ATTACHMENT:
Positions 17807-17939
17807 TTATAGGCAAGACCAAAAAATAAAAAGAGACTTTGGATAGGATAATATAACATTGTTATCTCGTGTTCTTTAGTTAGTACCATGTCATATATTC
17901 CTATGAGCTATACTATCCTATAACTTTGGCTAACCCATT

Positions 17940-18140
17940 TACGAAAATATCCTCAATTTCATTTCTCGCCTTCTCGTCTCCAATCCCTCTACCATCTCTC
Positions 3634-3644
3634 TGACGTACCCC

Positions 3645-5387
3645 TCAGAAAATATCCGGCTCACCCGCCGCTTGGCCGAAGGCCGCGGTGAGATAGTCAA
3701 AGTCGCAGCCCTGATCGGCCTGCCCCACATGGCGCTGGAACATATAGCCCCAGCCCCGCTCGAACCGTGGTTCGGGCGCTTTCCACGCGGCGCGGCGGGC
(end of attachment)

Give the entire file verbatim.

Positions 17807-17939
17807 TTATAGGCAAGACCAAAAAATAAAAAGAGACTTTGGATAGGATAATATAACATTGTTATCTCGTGTTCTTTAGTTAGTACCATGTCATATATTC
17901 CTATGAGCTATACTATCCTATAACTTTGGCTAACCCATT

Positions 17940-18140
17940 TACGAAAATATCCTCAATTTCATTTCTCGCCTTCTCGTCTCCAATCCCTCTACCATCTCTC
Positions 3634-3644
3634 TGACGTACCCC

Positions 3645-5387
3645 TCAGAAAATATCCGGCTCACCCGCCGCTTGGCCGAAGGCCGCGGTGAGATAGTCAA
3701 AGTCGCAGCCCTGATCGGCCTGCCCCACATGGCGCTGGAACATATAGCCCCAGCCCCGCTCGAACCGTGGTTCGGGCGCTTTCCACGCGGCGCGGCGGGC